Patient financial implications

Many patients affected by the conditions targeted by Cell and Gene Therapies (CGTs) often already face high financial burdens. Patients’ direct healthcare out-of-pocket costs include copays, coinsurance payments, deductibles, and high annual cost-sharing limits. Some patients may have separate medical and pharmacy deductibles.

For example, among Medicare patients, if a CGT is covered under the medical benefit, the patients will be subject to either an un-capped 20% out-of-pocket cost or the share of cost dictated by their Medicare Advantage plan or Medigap plan. If the treatment is covered under the pharmacy benefit, Medicare Part D patients will face an un-capped 5% coinsurance payment after meeting their plans’ initial deductibles and coinsurance payments. Patients covered under Medicaid typically have very modest copays. According to the Kaiser Family Foundation Employer Benefit Survey of 2022, 32% of patients on commercial plans pay an annual deductible of $2,000 for single coverage. Just as for payers, the concentrated upfront payments for years of subsequent benefit present barriers for patients. Additionally, patients have non-medical out-of-pocket costs including travel and possible loss of income due to treatment.

Payers and developers should consider the implications of Precision Financing Solutions for patients of CGTs in finalizing their approaches. Patient copay costs primarily serve to encourage patients to make more appropriate healthcare choices when effective, lower-cost options are available. For CGTs, this design objective is often moot given the patient cost burden or even lack of alternative treatments. Plus, the cost-sharing for CGT is a small portion of the total cost. FoCUS participants, including several payers, suggested that copays, deductibles, and coinsurance be waived for these products provided this could be done without inducing adverse selection. That said, waiving costs can require state insurance approval for the change in benefit design and may take up to 18 months. Additional details on benefit designs may be found in the FoCUS research brief, State insurance regulations regarding benefit design (deductible and co-pay waivers)

Stakeholder and FoCUS participants have recognized various partial solutions to patient financial challenges that would not induce adverse selection for payers covering CGTs.

  • Pharmaceutical assistance programs are a partial solution that may also apply to CGTs. Manufacturers of chronic, rare disease medications (e.g., intravenous immunoglobulin or enzyme replacement therapies) often offer copay support programs for patients with commercial insurance. Manufacturers also donate to 501(c)(3) organizations to support access for patients with public insurance.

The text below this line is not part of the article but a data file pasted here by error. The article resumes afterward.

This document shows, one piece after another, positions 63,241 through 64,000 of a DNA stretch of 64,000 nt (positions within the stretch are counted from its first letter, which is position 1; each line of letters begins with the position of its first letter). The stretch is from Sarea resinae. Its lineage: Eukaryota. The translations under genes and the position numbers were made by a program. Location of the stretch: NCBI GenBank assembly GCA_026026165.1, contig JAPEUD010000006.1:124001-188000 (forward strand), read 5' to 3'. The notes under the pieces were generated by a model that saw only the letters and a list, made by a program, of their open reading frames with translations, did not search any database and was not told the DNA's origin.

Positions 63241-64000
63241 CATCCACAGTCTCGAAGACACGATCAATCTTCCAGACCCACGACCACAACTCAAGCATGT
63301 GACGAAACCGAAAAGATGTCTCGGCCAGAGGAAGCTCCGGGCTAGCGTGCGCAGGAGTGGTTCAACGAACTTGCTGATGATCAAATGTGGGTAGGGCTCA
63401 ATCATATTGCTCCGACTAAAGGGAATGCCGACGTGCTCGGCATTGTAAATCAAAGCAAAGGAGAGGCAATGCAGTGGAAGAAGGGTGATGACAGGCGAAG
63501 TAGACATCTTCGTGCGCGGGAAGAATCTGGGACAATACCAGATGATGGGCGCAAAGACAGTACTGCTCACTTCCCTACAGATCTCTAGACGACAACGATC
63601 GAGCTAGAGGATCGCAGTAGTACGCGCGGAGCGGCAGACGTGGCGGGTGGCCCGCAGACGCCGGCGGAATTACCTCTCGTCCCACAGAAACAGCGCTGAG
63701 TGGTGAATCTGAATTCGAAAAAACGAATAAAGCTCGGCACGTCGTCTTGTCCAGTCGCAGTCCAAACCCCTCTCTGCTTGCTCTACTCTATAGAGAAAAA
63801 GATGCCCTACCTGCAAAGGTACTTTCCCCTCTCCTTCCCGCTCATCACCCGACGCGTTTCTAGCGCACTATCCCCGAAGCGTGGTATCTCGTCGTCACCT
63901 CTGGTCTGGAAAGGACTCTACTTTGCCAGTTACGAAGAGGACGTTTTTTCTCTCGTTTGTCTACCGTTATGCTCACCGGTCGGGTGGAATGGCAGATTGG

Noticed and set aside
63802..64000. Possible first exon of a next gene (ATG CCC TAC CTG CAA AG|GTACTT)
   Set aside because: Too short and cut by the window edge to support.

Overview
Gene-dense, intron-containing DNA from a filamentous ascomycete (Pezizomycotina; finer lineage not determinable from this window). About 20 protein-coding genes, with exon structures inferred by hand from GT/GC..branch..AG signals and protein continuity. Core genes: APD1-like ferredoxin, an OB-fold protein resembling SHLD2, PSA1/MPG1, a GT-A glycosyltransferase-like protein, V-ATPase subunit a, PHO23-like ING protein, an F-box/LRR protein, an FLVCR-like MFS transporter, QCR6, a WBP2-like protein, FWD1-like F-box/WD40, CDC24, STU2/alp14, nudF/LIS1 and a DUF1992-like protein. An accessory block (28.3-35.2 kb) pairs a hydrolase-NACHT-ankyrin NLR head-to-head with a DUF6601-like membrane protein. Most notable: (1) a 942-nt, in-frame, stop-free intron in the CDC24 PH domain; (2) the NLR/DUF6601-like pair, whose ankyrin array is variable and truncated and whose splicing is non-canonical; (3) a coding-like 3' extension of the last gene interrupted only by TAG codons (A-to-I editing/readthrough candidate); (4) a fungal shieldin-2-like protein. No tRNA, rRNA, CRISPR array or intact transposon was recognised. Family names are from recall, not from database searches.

• In the gene therapy space, Spark Therapeutics has established an access support program Patient resources - LUXTURNA® (voretigene neparvovec-rzyl) and a public insurance fund available to patients with Inherited Retinal Disease. Sparks, in coordination with The Assistance Fund, helps patients and families by providing financial assistance for their copayments, coinsurance, deductibles, and other health-related expenses

These types of programs are helpful, but likely inadequate. Further limiting the patient benefit of assistance programs, some Pharmacy Benefit Managers (PBMs) have instituted Accumulator Adjustment Programs (AAPs) that can have a negative financial impact on patients by no longer allowing copay assistance amounts to count towards a member’s accumulator, which is the dollar amount applied to the patient’s deductible or to out-of-pocket costs. If AAPs are applied to CGTs, any positive effects of a manufacturer’s assistance program would be negated.

  • Providers may also provide discounts and charitable write-offs. Non-profit providers may be well suited for this due to their mission and legal rationale to do so. Such capacity, however, is limited.
  • The financial services industry already provides patients with second mortgages, consumer loans, and credit card debt, among other services to aid in financing healthcare costs. FoCUS has also suggested additional financial instruments, such as personal healthcare loans. Continued innovation in financial services, particularly for patients with poor current credit scores but improved prospects after therapy, is needed.

Additional detail on patient financial challenges may be found in the research brief, Themes in patient and caregiver financial challenges.